Steve Lehar slehar at park.bu.edu
Wed Aug 7 23:56:39 EST 1991

> Do you  have    any references on  a  functional   significance  for
> backprojections   in    the    visual    cortex?   I    believe   to
> neurophysiologists there  is still a  great deal  of   mystery as to
> their functional significance.  I am not familiar with the Grossberg
> model,  but   do  you  have any  references  from   the neuroscience
> literature?

There are two models relating to this issue, one is by Gail Carpenter,
who together with Grossberg,  worked out the Adaptive Resonance Theory
(ART) [1].  This is an abstract computational model to demonstrate the
principle of resonant feedback in neural systems.  You see,  there are
plenty of neural models that illustrate how a pattern of activation in
a neural layer can be transformed  to a different representation in an
adjacent layer by synaptic connections with the appropriate pattern of
synaptic weights.  Many such schemes suggest transformations  from low
level raw data to higher layer more  abstract representations, where a
single cell in the  higher  layer might represent a particular pattern
of activation in the lower layer.

One thing  that has  plagued  this  kind of model is  that  real world
sensory patterns can vary a lot, and are  often contaminated  by noise
and ambiguities, resulting  in unreliable  performance.  What the  ART
model shows  is  how resonance  between  the   higher and lower  level
representations will enhance those features that are in common between
them, and suppress  those that are  different.  For instance,  say you
had a single cell in the higher level  that responded to a  pattern in
the lower layer like the one on the left.  If it were given  a pattern

	 XXX			 XXX
	X   X			X   XX
	X   X			    X
	X   X			X   X

like the one on the right, it would fire weakly.  If no OTHER top-down
cell fired any better  to this pattern, then  the top-down connections
from this  cell would suppress  the  extraneous parts of  the  pattern
while boosting the  missing parts,  eventually restoring the  original
pattern, which in turn would  fully stimulate the  higher  level cell.
So when a  pattern  is  finally  recognized,  it  is as a result  of a
resonant   matching  between the noisy and    imperfect input and   an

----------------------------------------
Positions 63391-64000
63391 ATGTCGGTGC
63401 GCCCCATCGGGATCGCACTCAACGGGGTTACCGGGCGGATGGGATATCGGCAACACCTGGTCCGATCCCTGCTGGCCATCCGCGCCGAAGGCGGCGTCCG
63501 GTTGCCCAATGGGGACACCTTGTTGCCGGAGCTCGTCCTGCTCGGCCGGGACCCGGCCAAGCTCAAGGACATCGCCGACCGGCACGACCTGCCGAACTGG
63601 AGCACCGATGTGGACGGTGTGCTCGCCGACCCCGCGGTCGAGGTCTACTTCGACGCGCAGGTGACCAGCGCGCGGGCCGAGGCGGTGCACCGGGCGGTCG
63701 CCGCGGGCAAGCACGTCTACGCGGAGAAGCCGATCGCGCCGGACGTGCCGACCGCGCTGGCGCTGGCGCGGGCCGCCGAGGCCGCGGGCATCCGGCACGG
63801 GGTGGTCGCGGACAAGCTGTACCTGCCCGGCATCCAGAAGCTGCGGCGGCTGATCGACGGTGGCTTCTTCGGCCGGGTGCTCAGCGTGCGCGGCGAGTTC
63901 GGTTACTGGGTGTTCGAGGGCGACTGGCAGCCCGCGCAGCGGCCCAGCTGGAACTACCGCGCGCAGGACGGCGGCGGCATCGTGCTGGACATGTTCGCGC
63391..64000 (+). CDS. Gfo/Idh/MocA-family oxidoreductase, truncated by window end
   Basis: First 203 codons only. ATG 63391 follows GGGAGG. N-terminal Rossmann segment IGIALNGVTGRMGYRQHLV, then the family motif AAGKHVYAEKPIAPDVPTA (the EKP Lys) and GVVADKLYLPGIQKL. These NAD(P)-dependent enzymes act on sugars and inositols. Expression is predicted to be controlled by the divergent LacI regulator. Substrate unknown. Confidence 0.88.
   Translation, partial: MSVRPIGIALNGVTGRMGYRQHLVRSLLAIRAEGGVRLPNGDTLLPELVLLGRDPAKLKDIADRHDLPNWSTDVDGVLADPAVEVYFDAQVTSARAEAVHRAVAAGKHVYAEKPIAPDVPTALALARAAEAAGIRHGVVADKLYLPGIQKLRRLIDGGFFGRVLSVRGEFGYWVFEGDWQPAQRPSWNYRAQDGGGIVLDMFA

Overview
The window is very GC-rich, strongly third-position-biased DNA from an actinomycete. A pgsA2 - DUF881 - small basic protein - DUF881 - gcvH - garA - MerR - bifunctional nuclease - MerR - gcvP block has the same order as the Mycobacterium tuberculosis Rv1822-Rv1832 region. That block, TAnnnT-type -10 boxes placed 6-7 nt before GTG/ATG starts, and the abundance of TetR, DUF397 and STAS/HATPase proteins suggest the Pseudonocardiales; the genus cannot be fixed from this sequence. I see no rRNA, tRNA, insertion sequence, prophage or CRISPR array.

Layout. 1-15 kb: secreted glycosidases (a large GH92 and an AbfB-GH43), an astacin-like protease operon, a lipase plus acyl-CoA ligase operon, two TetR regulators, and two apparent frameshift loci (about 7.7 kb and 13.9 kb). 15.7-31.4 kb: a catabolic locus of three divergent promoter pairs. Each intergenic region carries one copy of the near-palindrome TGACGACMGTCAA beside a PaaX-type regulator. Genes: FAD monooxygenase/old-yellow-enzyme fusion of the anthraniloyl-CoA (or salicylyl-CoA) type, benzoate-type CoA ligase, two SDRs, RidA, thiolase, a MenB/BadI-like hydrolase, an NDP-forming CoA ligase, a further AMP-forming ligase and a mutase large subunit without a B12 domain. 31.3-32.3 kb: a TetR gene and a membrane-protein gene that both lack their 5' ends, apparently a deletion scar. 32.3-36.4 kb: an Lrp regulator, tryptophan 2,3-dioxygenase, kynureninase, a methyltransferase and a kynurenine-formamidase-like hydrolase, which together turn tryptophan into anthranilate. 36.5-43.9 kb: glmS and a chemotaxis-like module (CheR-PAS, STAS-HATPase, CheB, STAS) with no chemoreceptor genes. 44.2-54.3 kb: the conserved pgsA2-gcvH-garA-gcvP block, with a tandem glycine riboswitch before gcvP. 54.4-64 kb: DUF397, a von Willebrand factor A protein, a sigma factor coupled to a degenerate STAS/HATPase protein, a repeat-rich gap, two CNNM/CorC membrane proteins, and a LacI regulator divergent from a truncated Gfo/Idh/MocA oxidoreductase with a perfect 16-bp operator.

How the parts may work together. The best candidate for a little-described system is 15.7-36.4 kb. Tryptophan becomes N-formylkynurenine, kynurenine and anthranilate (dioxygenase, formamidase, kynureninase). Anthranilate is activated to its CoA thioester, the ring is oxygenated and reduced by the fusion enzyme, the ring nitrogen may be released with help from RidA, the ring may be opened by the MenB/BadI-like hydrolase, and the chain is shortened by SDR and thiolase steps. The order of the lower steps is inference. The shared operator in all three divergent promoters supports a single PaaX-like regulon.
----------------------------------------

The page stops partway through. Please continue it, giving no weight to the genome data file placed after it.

idealized  model  at the higher  level.   This  kind of mechanism also
illustrates top-down priming, how you can be made  more sensitive to a
particular  low level pattern by  priming at  the high level, and how,
with enough priming  you can  be  hyptnotized into hallucinating  that
pattern  even if it  is not there.   The  "adaptive" part of the model
shows how new patterns can be learned by  letting the synapses grow by
Hebbian-like learning during the resonant matching phase.

This is a very high-level or abstract model, but the same principle of
bottom-up and top-down matching is illustrated by the Boundary Contour
System /  Feature Contour   System  model of  Grossberg  and  Mingolla
[2],[3],[4],  which models the  visual system specifically.  Similarly
to ART, low level  edge  detectors detect local   edges, while  higher
level  detectors detect the  joint  firing of  low  level detectors if
their pattern of firing suggests a  continuous larger edge.   If there
were a gap in the original edge, the high  level recognition would try
to  close the gap by connecting  the line across  it.  There is strong
psychophysical evidence for this kind of  operation in natural vision,
and this model has been able to reproduce  and predict a wide range of
visual phenomena.

> Why is it inconsistent to have 2 lines of different orientations at a 
> point?  The visual scene is filled with such examples.

I am talking about  edge detectors  at  the very limit  of resolution-
i.e. the smallest edges you can make out.  Now although the  middle of
this "+" symbol has a vertical and a horizontal line, in order for you
to  see this shape,  your visual  system must  be able  to discern the
boundaries of the  entire   form,  i.e. your oriented detectors   must
perceive a pattern something like this...

	     |  |
	     /  \
	----     ----
	____     ____
	    \    /
	     |  |

at the center  of the "+", i.e.  each  line is made  up of a  pair  of
edges, one light-to-dark, and the other dark-to-light.  At this scale,
there are no points in the image without a specific orientation.

I have a text file  describing Grossberg's vision model  , the BCS, in
an informal and intuitive  way, I would   be happy to send a   copy by
email on request.

[1] Carpenter,  Gail & Grossberg,   Stephen.    A  MASSIVELY  PARALLEL
Computer  Vision, Graphics,  and  Image Processing (1987),  37, 54-115
Academic Press, Inc.

[2]  Grossberg, Stephen   &    Mingolla,  Ennio.  NEURAL  DYNAMICS  OF
Perception & Psychophysics (1985), 38 (2), 141-171.

[3] Grossberg, Stephen & Mingolla, Ennio. NEURAL  DYNAMICS  OF SURFACE
Computer Vision, Graphics and Image Processing (1987) 37, 116-165.

[4] Grossberg, Stephen & Todorovic, Dejan.  NEURAL DYNAMICS OF 1-D AND
2-D BRIGHTNESS  PERCEPTION Perception  and  Psychophysics  (1988)  43,
(O)((O))(((               slehar at park.bu.edu               )))((O))(O)
(O)((O))(((    Steve Lehar Boston University Boston MA     )))((O))(O)
(O)((O))(((    (617) 424-7035 (H)   (617) 353-6741 (W)     )))((O))(O)

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